In Conclusion, Don't Worry About It

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NEW YORK TIMES BESTSELLER • Advice for graduates and reflections on staying true to yourself from the beloved Gilmore Girls actress and New York Times bestselling author of the memoir Talking as Fast as I Can and the novel Someday, Someday, Maybe.
 
“If you’re kicking yourself for not having accomplished all you should have by now, don’t worry about it. Even without any ‘big’ accomplishments yet to your name, you are enough.”
 
In this expansion of the 2017 commencement speech she gave at her hometown Langley High, Lauren Graham, the beloved star of Gilmore Girls and Parenthood, reflects on growing up, pursuing your dreams, and living in the here and now. “Whatever path you choose, whatever career you decide to go after, the important thing is that you keep finding joy in what you’re doing, especially when the joy isn’t finding you.” In her hilarious, relatable voice, Graham reminds us to be curious and compassionate, no matter where life takes us or what we’ve yet to achieve. Grounded and inspiring—and illustrated throughout with drawings by Graham herself—here is a comforting road map to a happy life.
 
“I’ve had ups and downs. I’ve had successes and senior slumps. I’ve been the girl who has the lead, and the one who wished she had the bigger part. The truth? They don’t feel that different from each other.”

Under the Cover

An excerpt from In Conclusion, Don't Worry About It

“Congratulations! You’re giving the graduation speech at Langley High School this year,” my dad told me as we bounced down a windy Virginia road in his open-air Jeep. Windy road plus bouncy car plus hair whipping in my face had me jangled, and I wasn’t sure I was hearing him properly.
“I’m doing the—what?” I asked him. Did I apply for this? I thought to myself. Is it possible I forgot I’d said yes to giving the commencement speech at my alma mater? The way my dad put it, it seemed like the happy outcome of some contest, but it was one I didn’t remember entering.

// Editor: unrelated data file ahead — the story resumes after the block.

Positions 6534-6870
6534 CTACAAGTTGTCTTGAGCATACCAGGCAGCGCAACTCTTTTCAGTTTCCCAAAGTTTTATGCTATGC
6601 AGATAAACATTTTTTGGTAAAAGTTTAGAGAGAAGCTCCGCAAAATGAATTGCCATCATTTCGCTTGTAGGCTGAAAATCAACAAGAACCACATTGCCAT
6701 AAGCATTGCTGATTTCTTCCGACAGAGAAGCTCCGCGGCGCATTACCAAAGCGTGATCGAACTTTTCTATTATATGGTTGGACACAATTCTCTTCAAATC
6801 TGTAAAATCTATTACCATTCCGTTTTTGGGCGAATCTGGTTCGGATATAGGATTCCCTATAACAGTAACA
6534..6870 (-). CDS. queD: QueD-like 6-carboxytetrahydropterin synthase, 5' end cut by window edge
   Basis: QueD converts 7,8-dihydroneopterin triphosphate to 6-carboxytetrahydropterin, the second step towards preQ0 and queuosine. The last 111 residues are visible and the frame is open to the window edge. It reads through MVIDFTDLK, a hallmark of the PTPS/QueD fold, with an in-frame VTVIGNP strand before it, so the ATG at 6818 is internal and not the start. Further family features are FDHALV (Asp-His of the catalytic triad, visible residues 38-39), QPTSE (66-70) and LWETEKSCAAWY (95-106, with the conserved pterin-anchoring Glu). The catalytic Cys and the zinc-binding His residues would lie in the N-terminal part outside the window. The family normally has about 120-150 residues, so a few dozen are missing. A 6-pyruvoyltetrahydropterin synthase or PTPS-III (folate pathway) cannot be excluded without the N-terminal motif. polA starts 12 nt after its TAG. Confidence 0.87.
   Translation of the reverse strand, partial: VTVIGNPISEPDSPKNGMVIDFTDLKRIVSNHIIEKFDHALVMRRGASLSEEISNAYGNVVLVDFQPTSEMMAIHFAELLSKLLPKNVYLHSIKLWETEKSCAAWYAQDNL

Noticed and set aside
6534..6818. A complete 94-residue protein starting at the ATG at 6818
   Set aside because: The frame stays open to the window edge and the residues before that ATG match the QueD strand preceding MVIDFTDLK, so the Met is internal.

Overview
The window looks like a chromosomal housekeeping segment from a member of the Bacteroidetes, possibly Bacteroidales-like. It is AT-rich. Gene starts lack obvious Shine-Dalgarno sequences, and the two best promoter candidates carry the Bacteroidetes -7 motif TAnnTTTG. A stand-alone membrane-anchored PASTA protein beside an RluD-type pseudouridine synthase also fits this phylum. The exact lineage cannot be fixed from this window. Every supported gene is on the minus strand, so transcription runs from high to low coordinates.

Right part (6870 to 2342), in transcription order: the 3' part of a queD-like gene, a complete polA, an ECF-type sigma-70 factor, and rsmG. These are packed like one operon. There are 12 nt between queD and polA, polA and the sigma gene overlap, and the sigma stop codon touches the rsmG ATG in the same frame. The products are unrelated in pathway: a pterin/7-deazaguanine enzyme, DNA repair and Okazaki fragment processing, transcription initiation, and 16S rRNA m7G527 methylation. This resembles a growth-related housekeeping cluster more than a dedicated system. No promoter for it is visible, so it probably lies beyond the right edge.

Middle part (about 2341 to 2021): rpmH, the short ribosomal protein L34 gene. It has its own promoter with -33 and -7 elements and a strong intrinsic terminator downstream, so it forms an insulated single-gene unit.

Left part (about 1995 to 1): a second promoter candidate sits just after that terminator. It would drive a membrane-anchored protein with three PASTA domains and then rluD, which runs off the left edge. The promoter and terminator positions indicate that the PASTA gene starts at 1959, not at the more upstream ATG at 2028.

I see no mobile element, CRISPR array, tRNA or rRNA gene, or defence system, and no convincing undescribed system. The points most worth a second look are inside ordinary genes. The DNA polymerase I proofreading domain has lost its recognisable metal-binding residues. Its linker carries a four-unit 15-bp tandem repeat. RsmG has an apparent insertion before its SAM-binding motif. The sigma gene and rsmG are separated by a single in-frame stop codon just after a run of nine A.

“Remember Dick, who I play tennis with?” “No?”

 
“You know. Dick? From tennis.” “I—no, I don’t, Dad.”
“Well, his granddaughter Kaitlin is graduating from Langley.”
“Uh-huh.”
“And you’re giving the speech! Isn’t that great?” he said, as if it was all settled. And while I was sure there was a chink in his logic somewhere— perhaps due to the potholes that kept jogging me out of my seat—I couldn’t find it, and by the time we arrived home, my hair a tangled mess, I had somehow become a commencement speaker.
As an actor, I’d performed in front of an audience many times before, but I’d never exactly “spoken” to one. So I asked for advice.
“Open with a joke,” my dad—an experienced public speaker in his capacity as president of a company for over twenty years—told me. “Don’t talk as fast as you normally do,” friends advised. “Have you seen Will Ferrell’s commencement ad-

 
dress? Now that’s a good speech,” said literally every other person I asked. He’d given a speech at USC that year that was, indeed, hilarious. He sang. It went viral. WHATEVER, WILL.
After I gave the speech to the Langley graduates, I was asked to publish it. “Are you going to make it funnier? Like that Will Ferrell speech?” people asked me when I told them the news.
So, this book started with the Langley speech, but grew considerably from there. I kept thinking of all the worrying I’d done when confronted with milestone moments in life, how generally unhelpful worry is, and how much admiration I have for the young people I’ve gotten to meet over the years. We desperately need your talent, your integrity, and your hope. If this book helps you worry even slightly less as you navigate your future, I’ll be thrilled.
Recently, I was asked to speak to the students at University College Dublin. They probably heard
 
about my Langley speech, I congratulated myself. I’m probably going to become a very big-deal world-renowned public speaker of some sort. I hope I have enough time to work on my—
Then I did some more research.
Their speaker from last year? WILL FER- RELL. He wore their national football uniform. He painted himself green from head to toe. What- ever. I’M GONNA GET YOU, WILL.
Honestly? I can’t wait to hear how funny he was from folks with that charming Irish lilt.

- About the author -

Lauren Graham is an actor, writer, and producer best known for her roles on the critically acclaimed series Gilmore Girls and Parenthood. She is also the New York Times bestselling author of Someday, Someday, Maybe and Talking as Fast as I Can. Graham has performed on Broadway and appeared in such films as Bad Santa, Because I Said So, and Max. She holds a BA in English from Barnard College and an MFA in acting from Southern Methodist University. She lives in New York and Los Angeles.

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In Conclusion, Don't Worry About It

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In Conclusion, Don't Worry About It

— Published by Ballantine Books —